The publication, whose bold graphic design won an AIGA award, documents the work of the office and its unique ongoing engagement with technology, from the office’s inception in 1993 until 1997.
The ideas and works presented in this volume have been influential not only to J,P:A’s continuing practice, but to a wider cultural discourse within architecture. Including both essays and projects, as well as built work, this book traces the evolution of a uniquely consistent approach to technology and its relation to architecture.
SCI-Arc design faculty and alumnus Ramiro Diaz-Granados (B.Arch ’96) has been selected a 2013 COLA Fellow and was awarded an Artist Grant by the Los Angeles Department of Cultural Affairs. His work will be part of a group exhibition at the Los Angeles Municipal Art Gallery (LAMAG), on view May 19- July 7, 2013.
Diaz-Granados is principal of Amorphis, a Los Angeles architecture practice that pursues an overt interest in materiality, visuality, and sensuality towards the production of the contemporary sublime. Previously, he has worked as a project designer for the award-winning firm Gnuform and has participated in collaborations with distinguished practitioners that have yielded winning competition entries such as the 21st Century Park competition, organized by the Graham Foundation in Chicago, and a Board Room & Conference Table for SCI-Arc.
In 2008, he placed second in two competitions, one for the Mercedes-Benz National Tradeshow pavilion, and the other for the Los Angeles Forum for Architecture and Urban Design. From 1997-2002, Diaz-Granados was a co-principal of the L.A. firm Arxis, which has built several private residences and apartments in Los Angeles and Mexico. His work has been published in Architectural Record, I.D. Magazine, Icon-Eye, Futures Arquitectura, Mobility: A Room with a View, and 100 of the World's Best Houses.
Diaz-Granados holds degrees from SCI-Arc and UCLA, and is currently on faculty at SCI-Arc as a Design, Visual Studies, and Applied Studies instructor. He is also Undergraduate & Graduate Portfolio Coordinator.
B+U, the Los Angeles practice of SCI-Arc design faculty Herwig Baumgartner and Scott Uriu, received a Special Mention in the Architizer A+ Awards’ Architecture + Sustainability category for the “Animated Apertures” housing tower in Lima, Peru.
Arguably one of the fastest growing websites for architecture, Architizer has launched its A+ Awards program with 50+ categories and an international jury featuring more than 200 architects and cultural leaders. Entries representing some of the best in architecture and design were received from more than 100 countries.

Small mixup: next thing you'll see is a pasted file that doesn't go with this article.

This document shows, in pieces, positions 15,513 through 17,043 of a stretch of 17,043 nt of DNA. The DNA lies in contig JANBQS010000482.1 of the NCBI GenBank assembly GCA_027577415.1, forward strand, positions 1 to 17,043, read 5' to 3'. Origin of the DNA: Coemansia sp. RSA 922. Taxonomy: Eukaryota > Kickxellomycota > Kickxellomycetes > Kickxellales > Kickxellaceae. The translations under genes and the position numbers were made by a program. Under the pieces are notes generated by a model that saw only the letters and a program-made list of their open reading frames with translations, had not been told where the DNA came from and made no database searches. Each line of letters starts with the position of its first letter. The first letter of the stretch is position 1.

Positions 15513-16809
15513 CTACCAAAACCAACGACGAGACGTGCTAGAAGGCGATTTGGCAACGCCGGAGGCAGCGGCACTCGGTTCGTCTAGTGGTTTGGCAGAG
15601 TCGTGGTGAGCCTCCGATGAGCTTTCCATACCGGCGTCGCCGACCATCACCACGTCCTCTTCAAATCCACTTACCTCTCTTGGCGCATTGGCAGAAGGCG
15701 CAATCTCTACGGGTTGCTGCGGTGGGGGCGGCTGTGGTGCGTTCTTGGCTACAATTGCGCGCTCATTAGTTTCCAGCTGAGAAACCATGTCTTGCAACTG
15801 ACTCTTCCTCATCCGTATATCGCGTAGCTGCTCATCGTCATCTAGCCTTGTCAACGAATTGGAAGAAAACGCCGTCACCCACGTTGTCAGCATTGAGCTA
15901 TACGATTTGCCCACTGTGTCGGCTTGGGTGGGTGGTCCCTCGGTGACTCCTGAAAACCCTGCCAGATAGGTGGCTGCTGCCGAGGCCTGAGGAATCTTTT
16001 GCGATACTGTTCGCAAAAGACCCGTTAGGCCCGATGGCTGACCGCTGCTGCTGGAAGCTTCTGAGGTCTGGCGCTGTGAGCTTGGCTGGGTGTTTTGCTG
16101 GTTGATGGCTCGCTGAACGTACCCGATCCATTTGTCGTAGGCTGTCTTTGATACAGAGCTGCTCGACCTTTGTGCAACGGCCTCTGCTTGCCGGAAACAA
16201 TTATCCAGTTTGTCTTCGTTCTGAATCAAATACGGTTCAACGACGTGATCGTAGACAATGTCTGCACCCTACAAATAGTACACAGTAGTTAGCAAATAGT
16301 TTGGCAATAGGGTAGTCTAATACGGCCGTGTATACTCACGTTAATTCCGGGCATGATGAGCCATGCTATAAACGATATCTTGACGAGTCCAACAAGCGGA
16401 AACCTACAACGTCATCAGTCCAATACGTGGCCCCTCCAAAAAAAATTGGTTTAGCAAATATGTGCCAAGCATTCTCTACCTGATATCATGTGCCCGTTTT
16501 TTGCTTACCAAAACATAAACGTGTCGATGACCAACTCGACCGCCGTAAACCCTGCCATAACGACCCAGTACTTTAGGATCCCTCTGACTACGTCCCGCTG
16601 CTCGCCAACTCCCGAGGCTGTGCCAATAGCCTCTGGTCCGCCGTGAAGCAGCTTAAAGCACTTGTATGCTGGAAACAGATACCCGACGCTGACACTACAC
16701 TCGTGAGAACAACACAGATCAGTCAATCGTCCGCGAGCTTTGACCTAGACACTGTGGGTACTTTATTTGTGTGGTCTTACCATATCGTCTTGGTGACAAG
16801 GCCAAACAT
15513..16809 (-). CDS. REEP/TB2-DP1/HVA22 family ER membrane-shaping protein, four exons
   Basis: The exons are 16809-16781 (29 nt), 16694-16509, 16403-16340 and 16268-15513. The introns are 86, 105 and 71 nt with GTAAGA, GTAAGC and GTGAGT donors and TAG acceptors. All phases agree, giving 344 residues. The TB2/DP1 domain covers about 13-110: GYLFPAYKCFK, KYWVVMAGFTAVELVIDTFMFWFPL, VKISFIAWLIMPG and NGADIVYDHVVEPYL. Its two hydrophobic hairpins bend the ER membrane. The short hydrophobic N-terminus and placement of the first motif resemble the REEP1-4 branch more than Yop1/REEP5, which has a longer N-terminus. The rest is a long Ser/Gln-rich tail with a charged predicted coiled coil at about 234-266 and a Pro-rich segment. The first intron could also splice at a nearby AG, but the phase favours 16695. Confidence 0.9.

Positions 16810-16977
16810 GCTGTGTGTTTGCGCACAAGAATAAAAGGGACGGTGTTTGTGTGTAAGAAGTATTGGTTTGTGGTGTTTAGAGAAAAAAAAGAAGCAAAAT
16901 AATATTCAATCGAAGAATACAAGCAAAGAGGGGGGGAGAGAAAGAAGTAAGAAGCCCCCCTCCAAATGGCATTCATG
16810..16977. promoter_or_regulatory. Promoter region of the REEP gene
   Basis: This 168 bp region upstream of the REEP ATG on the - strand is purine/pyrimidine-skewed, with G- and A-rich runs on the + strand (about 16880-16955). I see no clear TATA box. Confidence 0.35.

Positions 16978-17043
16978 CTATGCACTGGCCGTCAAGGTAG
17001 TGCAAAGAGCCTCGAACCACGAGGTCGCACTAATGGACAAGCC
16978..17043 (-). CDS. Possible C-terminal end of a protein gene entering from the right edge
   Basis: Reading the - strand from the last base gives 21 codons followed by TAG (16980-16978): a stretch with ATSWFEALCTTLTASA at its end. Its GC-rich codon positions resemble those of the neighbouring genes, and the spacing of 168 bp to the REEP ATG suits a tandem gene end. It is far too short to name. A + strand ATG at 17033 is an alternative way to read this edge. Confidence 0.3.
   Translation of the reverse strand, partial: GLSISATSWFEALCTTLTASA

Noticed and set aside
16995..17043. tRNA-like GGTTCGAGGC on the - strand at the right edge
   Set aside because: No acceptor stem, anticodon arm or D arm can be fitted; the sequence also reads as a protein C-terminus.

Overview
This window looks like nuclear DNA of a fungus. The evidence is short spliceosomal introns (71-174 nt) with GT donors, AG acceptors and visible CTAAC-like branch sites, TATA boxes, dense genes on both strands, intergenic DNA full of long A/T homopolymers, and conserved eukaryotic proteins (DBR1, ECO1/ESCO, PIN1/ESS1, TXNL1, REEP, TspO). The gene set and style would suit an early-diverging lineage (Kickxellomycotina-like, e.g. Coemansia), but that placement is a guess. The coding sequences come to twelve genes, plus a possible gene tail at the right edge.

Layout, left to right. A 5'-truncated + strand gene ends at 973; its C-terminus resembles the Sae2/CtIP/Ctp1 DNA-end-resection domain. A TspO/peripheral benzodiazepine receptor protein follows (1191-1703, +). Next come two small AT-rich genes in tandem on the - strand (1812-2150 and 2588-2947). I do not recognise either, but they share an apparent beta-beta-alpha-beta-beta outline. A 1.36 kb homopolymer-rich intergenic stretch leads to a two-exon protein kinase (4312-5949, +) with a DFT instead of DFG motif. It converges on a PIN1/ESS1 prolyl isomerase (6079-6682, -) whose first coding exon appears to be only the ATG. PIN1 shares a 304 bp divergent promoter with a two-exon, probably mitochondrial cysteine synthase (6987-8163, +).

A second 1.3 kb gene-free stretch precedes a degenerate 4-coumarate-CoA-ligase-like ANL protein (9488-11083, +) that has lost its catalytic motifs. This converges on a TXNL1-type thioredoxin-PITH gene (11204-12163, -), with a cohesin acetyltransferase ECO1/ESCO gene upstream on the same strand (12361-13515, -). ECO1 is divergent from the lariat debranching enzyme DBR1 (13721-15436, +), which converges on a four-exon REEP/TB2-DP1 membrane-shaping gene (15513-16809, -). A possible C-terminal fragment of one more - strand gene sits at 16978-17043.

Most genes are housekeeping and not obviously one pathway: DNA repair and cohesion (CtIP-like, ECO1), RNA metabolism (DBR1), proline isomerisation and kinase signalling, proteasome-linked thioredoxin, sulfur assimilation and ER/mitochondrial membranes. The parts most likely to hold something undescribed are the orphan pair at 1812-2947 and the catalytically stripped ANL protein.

More about B+U >>
Animated Apertures, Lima, Peru, B+U Los Angeles, Herwig Baumgartner & Scott Uriu
SCI-Arc design faculty Tom Wiscombe of Los Angeles-based Tom Wiscombe Design participates in the “COLD War COOL Digital” symposium hosted this week by Pratt Institute. Organized in conjunction with the exhibition of the same name, this symposium moderated by Pratt professor Catherine Ingraham explores the technical, aesthetic, and political aspects of prototyping and pre-construction in architecture.
Mass Painting Pavilion, Tom Wiscombe Design, MOCA, A New Sculpturalism: Contemporary Architecture from Southern California, Los Angeles, 2013 (upcoming show)
Alongside Wiscombe, symposium panelists include: Adrian Forty of the Bartlett School of Architecture; James Garrison of the Pratt Institute School of Architecture, Hugo Palmarola Sagredo of Universidad Nacional Autonoma de Mexico; and Pedro Ignacio Alonso of Pontifica Universidad Catolica de Chile.
Moving beyond mechanistic thinking and minimalist tendencies, Tom Wiscombe Design advances the notion that the beauty of architecture resides in simultaneity, hybridity, and part-to-whole relations, models for which can be found in biology and the natural world. Its work collapses parts into heterogeneous wholes through fusing, pressing, and embedding, creating rich, irreducible relationships across assumed architectural hierarchies and categories.
Earlier this week, Wiscombe lectured on his work part of the spring 2013 public lecture series at the University of Pennsylvania School of Design.
The 2009 design proposal for a mixed-use, retail palladium in Downey, Calif. designed by SCI-Arc faculty Herwig Baumgartner and Scott Uriu is slated to be included in an upcoming show at the A+D Museum, Never Built: Los Angeles. A highlight of the exhibition, B+U's proposal will be showcased by a large model, animation and images on view in the exhibit opening July 2013.
B+U, Herwig Baumgartner & Scott Uriu│Firestone Mixed-Use Office Building │Downey, CA
In a recent Los Angeles Times feature, exhibition curators Greg Goldin and Sam Lubell mentioned B+U's design among several other proposals for the city of Los Angeles, going back 100 years. Had they been realized, these designs would have completely changed the city scape. "Los Angeles would now include a ring of thousands of acres of urban and regional parks, a bold, space-age airport, a winged nature center for Griffith Park and hillside housing developments sculpted to the contours of the landscape rather than sitting on graded and terraced scars. We would be living in a very different city."
B+U's design for the Firestone office building aimed to revitalize an industrial area of Los Angeles County located about 12 miles southeast of downtown LA, with Firestone Boulevard as its main artery connecting the city center to two major freeways. Envisioning a unique, elegant office environment that responds to its urban setting, the proposal features an envelope of ornately braided layers of semi-transparent fabric, able to adjust to the different exterior light conditions. While the more delicate fabric encloses the two upper office levels, the restaurant and retail spaces on the ground floor open up to the street with a glass envelope. The project is scheduled for completion in 2017.
To learn more about B+U, visit their website at www.bplusu.com.
Click here for more about the A+D Museum exhibition, Never Built: Los Angeles.
SCI-Arc design faculty Eric Kahn and Russell Thomsen of IDEA Office in Los Angeles will present their project, "Thinking about the Future of Auschwitz" on Sunday, January 27, starting 2:30pm at the Colen Center at the American Jewish University. The event features a conversation with Eric Kahn, Russell Thomsen, Jeffrey Kipnis, Michael Berenbaum and Mark Smith.
"Thinking about the Future of Auschwitz" is a response to a manifold dilemma: how can the disappearing evidence of the Shoah at Auschwitz Birkenau be contemplated in perpetuity without resorting to expedient—and highly problematic—mandates for the maintenance of its fragile physical status and the interpretation of its profound historical implications?
The event is hosted by the Sigi Ziering Institute at the American Jewish University; RSVP at 310-440-1279 or email@example.com. The American Jewish University is located at 15600 Mulholland Drive, Bel Air, CA 90077.